Costing as much as $300 per liter, Argan oil is one of the world's most expensive edible oil. 20 years ago, the production of argan oil was isolated to local villages in Morocco. Since then, the formation of women-run cooperatives has transformed the production into a billion-dollar industry.
So, why has argan oil become popular and what makes it so expensive?
Argan oil is predominantly used in high-end cosmetic products and Moroccan cuisine. The oil comes from the seed of the argan tree. The Amazigh people of North Africa have been using the argan seeds for centuries, and the production methods haven't changed in years.
The first stage of production is the collection. Once collected, the argan fruits are sun-dried and de-pulped by hand. The leftover argan nut needs are then cracked to retrieve the oil-rich kernel inside.
To obtain a liter of argan oil, we need 40 kilograms of the fruit, or about 20 kilograms of the nuts, to obtain one liter.
The next stage is the grinding process, which is often done by hand. This method takes two hours. Machines are used for larger orders and In five minutes, it can produce one or two liters.
Argan oil is not like other oils. The best quality is known as "red gold" because it is very expensive. Argan oil requires a lot of effort to produce. For one woman to produce one liter of argan oil, it would take her approximately 24 hours.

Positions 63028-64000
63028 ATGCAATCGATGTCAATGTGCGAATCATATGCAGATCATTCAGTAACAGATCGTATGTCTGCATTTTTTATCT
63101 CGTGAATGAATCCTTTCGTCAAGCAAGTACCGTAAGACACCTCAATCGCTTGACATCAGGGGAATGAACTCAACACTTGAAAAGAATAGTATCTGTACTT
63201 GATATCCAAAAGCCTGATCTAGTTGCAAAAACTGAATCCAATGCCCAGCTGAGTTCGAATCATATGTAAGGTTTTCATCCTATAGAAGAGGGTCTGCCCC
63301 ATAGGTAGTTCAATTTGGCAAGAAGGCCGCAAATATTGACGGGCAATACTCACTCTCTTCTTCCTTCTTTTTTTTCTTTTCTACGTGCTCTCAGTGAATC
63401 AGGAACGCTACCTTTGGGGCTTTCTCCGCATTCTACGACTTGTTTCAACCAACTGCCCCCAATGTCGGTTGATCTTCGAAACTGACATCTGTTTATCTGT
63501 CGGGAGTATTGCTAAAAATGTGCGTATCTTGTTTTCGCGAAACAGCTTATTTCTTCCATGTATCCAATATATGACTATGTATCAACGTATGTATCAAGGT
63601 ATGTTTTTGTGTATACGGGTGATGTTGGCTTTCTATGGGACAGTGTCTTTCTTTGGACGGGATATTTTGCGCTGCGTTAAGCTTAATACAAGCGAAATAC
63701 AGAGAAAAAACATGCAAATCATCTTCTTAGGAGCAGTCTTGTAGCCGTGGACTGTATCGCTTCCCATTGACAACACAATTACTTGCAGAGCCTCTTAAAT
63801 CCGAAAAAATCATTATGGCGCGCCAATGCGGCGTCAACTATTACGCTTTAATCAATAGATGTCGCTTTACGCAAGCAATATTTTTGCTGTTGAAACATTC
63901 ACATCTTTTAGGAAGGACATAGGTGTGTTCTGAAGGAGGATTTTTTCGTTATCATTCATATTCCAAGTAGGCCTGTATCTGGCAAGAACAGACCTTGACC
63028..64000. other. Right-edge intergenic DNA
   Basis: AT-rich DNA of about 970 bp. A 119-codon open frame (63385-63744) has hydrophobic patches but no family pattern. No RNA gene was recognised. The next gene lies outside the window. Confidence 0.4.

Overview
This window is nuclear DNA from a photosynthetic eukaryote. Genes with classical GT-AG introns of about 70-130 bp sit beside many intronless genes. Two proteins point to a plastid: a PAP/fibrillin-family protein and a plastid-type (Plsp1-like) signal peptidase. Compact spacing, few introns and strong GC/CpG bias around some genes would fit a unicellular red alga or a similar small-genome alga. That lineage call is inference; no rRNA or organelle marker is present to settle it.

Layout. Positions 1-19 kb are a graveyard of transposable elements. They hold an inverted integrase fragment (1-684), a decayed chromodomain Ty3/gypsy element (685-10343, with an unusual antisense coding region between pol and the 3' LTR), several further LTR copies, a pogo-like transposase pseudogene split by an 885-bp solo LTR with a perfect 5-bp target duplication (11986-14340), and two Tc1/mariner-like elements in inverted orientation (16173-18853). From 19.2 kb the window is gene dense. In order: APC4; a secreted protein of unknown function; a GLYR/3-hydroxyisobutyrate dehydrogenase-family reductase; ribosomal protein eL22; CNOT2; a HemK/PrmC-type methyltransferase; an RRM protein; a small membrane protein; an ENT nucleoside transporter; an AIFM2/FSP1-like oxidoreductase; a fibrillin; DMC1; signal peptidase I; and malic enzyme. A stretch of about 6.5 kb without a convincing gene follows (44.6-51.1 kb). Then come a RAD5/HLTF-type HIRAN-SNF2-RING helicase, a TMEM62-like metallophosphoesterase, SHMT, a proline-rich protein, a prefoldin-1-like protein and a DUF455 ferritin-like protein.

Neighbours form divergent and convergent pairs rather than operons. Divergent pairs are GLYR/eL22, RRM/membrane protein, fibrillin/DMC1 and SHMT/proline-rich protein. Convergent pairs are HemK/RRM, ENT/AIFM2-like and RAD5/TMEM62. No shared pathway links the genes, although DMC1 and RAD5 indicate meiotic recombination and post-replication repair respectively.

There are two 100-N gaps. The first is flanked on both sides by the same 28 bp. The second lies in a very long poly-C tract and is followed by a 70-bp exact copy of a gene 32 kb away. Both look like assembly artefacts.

The argan tree in the late 1980s was in dangerous decline. Efforts to transform the environmental problem into an economic solution were taken helping the Amazigh women who are the primary producers of argan oil, to create cooperatives.
The rapid rise in popularity of argan oil not only brought profit to the region, but also revitalized an entire ecosystem. In just one generation, the international market for argan oil has risen from just 200 liters to 4,000 metric tons in 2019. By 2025, the state's ambition is to sell over 10,000 metric tons. To facilitate this increase, the area for producing the oil has expanded more than 100 miles south of Essaouira and is due to expand north.
As with any costly ingredient, argan oil products are often adulterated. Both cosmetic and culinary argan oil is often labeled as "pure" despite the undisclosed percentage of Argania kernel oil being mixed with a host of chemical compounds. Also cheaper, mechanically extracted oil has begun to appear on the market for as little as $22 a liter, threatening the stability of the local cooperatives.
With the help of the cooperatives, the traditional skills held by the Amazigh women have created a booming industry. But even though this income has granted some financial independence in a male-dominated society, the women normally make less than $220 a month - below Morocco's recommended national minimum wage.